The Third Dalai Lama, Sonam Gyatso, was born in 1543 at Tolung, near Lhasa, to Namgyal Drakpa and Pelzom Bhuti, a rich family. His parents had already had many children, but they had all died. To ward off any misfortune that might take away this newborn child from them, they fed him on the milk of a white goat and named him Ranu Sicho Pelzang: “The prosperous one saved by goat’s milk”.
In 1546, at the age of three, Sonam Dakpa Gyaltsen, the ruler of Tibet, and Panchen Sonam Dakpa recognized Sonam Gyatso as the reincarnation of Gedun Gyatso. He was escorted to Drepung monastery in a great procession and was enthroned. His hair was cut, symbolizing his renunciation of the world.
He took novice vows from Sonam Dakpa at the age of seven and assumed the name of Sonam Gyatso. At the age of twenty-two, he took the Gelong vows (full ordination) of “Bhiksu” from Gelek Palsang.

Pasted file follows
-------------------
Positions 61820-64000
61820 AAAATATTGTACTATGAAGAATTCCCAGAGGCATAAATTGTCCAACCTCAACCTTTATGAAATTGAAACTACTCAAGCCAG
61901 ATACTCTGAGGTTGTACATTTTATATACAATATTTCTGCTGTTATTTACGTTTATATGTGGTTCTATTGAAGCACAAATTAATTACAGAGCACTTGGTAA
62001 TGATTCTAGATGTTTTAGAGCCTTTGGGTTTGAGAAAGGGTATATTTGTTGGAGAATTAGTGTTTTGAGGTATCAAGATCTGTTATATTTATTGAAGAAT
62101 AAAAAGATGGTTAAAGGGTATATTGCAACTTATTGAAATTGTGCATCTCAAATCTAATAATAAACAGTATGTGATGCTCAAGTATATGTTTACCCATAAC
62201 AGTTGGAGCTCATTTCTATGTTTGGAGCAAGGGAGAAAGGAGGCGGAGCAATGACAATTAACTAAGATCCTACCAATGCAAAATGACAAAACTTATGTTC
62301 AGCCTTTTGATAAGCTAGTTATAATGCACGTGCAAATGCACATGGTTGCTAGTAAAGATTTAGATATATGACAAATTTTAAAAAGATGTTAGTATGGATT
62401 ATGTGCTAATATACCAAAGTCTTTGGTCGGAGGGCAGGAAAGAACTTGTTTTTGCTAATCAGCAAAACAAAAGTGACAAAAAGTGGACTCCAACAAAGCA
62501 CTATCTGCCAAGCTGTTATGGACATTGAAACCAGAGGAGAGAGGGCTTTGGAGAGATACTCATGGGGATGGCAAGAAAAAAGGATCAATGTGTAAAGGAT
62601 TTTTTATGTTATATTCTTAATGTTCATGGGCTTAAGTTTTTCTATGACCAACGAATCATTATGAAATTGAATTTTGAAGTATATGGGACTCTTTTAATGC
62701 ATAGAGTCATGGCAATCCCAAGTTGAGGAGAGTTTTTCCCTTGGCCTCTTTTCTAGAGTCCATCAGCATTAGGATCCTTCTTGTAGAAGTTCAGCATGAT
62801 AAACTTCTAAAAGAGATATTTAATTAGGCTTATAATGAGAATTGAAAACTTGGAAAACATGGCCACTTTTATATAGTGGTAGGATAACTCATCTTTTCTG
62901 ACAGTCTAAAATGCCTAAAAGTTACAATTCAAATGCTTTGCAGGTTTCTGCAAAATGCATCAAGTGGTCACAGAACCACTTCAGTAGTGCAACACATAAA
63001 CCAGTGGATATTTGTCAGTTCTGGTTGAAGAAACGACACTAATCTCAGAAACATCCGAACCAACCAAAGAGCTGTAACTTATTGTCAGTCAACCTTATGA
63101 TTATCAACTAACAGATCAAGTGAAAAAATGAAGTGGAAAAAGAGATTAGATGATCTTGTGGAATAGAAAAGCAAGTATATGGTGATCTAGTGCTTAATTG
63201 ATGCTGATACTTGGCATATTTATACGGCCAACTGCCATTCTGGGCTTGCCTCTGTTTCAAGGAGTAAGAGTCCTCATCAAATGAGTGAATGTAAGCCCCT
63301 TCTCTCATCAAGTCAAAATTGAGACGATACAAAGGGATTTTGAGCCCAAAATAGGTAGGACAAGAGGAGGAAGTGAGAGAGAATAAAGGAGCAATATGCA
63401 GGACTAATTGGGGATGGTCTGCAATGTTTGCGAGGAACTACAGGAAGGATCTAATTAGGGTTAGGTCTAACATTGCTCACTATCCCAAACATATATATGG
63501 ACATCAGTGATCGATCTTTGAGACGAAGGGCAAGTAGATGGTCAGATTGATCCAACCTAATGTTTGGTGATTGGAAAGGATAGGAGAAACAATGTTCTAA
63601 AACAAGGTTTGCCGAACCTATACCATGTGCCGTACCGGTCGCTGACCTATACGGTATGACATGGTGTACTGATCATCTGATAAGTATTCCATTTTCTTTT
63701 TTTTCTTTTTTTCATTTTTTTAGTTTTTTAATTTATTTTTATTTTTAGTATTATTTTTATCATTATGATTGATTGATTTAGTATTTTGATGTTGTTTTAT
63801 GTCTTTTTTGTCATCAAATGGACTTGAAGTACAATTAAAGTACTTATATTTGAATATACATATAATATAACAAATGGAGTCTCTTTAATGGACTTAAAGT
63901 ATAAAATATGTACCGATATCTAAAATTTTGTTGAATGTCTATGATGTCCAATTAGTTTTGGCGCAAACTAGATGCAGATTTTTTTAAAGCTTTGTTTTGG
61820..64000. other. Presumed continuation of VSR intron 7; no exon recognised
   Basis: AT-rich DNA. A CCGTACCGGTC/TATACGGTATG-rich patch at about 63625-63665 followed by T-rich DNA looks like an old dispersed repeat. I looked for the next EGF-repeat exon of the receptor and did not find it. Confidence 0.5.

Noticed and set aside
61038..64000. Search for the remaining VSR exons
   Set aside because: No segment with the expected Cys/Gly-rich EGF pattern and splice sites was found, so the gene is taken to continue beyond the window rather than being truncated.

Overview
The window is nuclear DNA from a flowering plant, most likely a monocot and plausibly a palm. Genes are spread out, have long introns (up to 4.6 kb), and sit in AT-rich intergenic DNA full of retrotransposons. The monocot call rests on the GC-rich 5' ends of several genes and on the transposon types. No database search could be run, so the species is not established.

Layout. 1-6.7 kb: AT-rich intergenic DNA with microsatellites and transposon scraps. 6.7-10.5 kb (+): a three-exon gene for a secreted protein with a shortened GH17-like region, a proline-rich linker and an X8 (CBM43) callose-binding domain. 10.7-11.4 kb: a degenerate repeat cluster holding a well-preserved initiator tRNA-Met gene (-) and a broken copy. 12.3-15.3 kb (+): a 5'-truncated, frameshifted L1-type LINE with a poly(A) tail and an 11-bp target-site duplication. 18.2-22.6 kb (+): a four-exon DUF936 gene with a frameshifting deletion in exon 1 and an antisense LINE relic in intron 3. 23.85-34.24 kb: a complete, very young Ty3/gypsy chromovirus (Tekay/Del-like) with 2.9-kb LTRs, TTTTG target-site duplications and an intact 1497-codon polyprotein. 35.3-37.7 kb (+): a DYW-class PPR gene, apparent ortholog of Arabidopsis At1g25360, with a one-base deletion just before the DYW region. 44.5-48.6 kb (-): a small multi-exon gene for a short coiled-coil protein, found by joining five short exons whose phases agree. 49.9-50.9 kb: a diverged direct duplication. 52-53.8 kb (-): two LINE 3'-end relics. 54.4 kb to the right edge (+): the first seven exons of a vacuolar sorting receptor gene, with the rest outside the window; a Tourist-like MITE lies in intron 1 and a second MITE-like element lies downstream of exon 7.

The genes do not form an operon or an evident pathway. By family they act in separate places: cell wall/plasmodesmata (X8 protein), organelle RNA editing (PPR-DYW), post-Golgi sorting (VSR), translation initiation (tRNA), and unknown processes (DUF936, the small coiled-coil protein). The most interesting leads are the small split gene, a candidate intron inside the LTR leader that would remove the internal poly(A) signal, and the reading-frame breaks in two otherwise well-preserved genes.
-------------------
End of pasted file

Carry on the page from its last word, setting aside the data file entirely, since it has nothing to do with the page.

In 1552, Sonam Gyatso became the abbot of Drepung monastery and in 1558, the abbot of Sera monastery.
In 1574, he established the Phende Lekshe Ling in order to assist him in carrying out his religious activities, which is now known as Namgyal Monastery and still serves as the Dalai Lama’s private monastery.
It was during his time that the Mongolian King Altan Khan offered him the title of “Dalai Lama”, which literally means “Ocean of Wisdom”. In return, the Dalai Lama conferred on Altan Khan the title of “Brahma”: The King of Religion.
The Third Dalai Lama also founded the Kumbum monastery in Tsongkapa’s birthplace, and Lithang monastery in Kham.
In 1588, he died while teaching in Mongolia.